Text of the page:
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Average Personal Electronic Device Users Spends Over 40 percent of Their Flight Time Using Their Devices
Posted: 13-Nov-2012 [Source: IMS Research]

[Although less than 30 percent of respondents did not use any personal electronics devices during flight, of those who did, almost 50 percent used the devices for up to 40 percent of their flight time.]

A consumer survey conducted by IMS Research (recently acquired by IHS Inc. (NYSE:IHS)) which examined inflight Wi-Fi usage in the U.S. this year has found that, on flights lasting longer than one hour, passengers who used a personal electronic device (e.g. tablets and smartphones) onboard spent, on average, over 40 percent of their flight time on it.

The survey asked more than 1,000 U.S. respondents the percentage of flight time they spent using at least one of their electronic devices. Although less than 30 percent of respondents did not use any personal electronics devices during flight, of those who did, almost 50 percent used the devices for up to 40 percent of their flight time. Approximately 8 percent of respondents spent more than 80 percent of their time on at least one of their electronic devices.

Rose Yin, market analyst at IMS Research, commented, “Although not all passengers use inflight Wi-Fi, it is clear that many still brought along and made use of their electronic devices to help pass time onboard. We also found that regardless of whether inflight Wi-Fi is offered or not, the amount of time spent on these devices varies little; as passengers can just prepare enough offline content prior to boarding to help entertainment themselves later on.”

Further breakdowns showed that MP3 players are the most popular device used inflight, with almost a third of respondents using them onboard, followed closely by laptop PCs. Despite the rapid growth in uptake of tablet PCs, fewer than 1 in 5 passengers made use of these during flight. However, this proportion is still much higher than the percentage ownership of tablet PCs in the general population, and is expected to continue to rise in the future.

“With the trend of ‘bring-your-own-device’ growing in the air, airlines are continuing to look into opportunities to offer an enhanced service to passengers, from wireless in-flight entertainment to in-flight Wi-Fi and cellular connectivity,” Yin added. “One of the key challenges is to offer something that passengers are willing to pay extra for, whether it’s content or games they can download and enjoy, or access to the Internet to check emails and use social networks. Additionally, airlines that seek to target users need to keep in mind that there is already a wealth of content and games people can download for little or no cost prior to boarding. However, if airlines can offer the right product for these devices at the right price, the potential for ancillary revenue could be significant.”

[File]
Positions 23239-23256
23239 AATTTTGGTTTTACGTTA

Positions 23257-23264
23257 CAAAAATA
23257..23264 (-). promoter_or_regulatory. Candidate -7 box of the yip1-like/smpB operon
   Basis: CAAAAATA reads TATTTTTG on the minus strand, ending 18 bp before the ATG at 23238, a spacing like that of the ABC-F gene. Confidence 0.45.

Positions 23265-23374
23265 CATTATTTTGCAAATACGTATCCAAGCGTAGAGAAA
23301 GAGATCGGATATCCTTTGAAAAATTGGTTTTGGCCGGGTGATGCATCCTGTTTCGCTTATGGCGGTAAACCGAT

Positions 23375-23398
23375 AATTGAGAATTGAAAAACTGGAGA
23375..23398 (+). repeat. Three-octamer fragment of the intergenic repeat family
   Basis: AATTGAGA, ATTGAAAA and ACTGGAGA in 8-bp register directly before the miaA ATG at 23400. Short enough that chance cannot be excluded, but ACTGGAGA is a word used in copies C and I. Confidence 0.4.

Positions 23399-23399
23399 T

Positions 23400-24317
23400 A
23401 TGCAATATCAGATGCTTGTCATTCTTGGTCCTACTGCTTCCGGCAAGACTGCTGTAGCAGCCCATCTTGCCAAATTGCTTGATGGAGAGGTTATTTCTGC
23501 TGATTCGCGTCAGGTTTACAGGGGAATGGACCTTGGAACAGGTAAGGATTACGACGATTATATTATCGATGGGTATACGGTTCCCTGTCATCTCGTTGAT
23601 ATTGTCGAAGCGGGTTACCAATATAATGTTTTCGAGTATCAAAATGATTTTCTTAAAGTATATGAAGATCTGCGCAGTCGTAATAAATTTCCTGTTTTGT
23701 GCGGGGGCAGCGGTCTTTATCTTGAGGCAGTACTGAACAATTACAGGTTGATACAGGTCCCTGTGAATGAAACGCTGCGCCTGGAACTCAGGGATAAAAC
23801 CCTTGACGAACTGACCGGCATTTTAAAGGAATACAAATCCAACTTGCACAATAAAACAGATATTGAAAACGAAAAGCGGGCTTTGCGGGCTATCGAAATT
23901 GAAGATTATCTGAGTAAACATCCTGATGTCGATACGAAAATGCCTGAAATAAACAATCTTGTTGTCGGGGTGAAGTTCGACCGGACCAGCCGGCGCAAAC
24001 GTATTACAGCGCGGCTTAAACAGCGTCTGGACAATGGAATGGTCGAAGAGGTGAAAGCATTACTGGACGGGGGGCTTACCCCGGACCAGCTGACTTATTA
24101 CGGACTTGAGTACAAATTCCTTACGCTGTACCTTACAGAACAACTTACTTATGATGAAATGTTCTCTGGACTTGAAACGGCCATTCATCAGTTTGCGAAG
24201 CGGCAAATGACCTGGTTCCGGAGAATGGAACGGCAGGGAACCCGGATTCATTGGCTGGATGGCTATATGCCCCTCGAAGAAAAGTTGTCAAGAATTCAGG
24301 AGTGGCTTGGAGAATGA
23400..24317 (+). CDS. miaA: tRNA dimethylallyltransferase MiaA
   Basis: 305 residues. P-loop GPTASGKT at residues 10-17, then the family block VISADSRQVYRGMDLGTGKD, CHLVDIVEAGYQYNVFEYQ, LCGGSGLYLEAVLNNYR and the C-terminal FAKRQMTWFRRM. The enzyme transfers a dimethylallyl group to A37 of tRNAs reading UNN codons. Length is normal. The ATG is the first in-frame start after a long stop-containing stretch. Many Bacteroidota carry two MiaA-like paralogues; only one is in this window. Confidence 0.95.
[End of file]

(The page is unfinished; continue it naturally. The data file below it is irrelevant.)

As the bandwidth provided by in-flight connectivity improves, IMS Research projects that in-flight Wi-Fi and other wireless offerings for consumer devices will have a profound effect on the future landscape of the in-flight entertainment market.

About the “Passenger Survey – In-flight Connectivity Usage and Experience – 2012 Edition” report

The airline industry is currently experiencing rapid change with regard to the provision of in-flight entertainment and connectivity. Wireless IFE streamed to passenger electronic devices (PEDs) such as tablets, smart phones, notebooks and games consoles, has the potential to change the traditional seat-back business model. Meanwhile, connectivity has arrived and, in the U.S. at least, is already an established offering on domestic flights. In other parts of the world, connectivity is also gaining a foothold, but many airlines are still wary of making the substantial investment required to equip their fleets.

Despite this, little detailed research work has been done to date to understand the passenger side of the equation. This report addresses this omission. It presents detailed findings based upon a survey of passengers who have flown recently in the U.S. and examines their attitudes and opinions with regard to in-flight connectivity and the PEDs that they bring with them when they fly.

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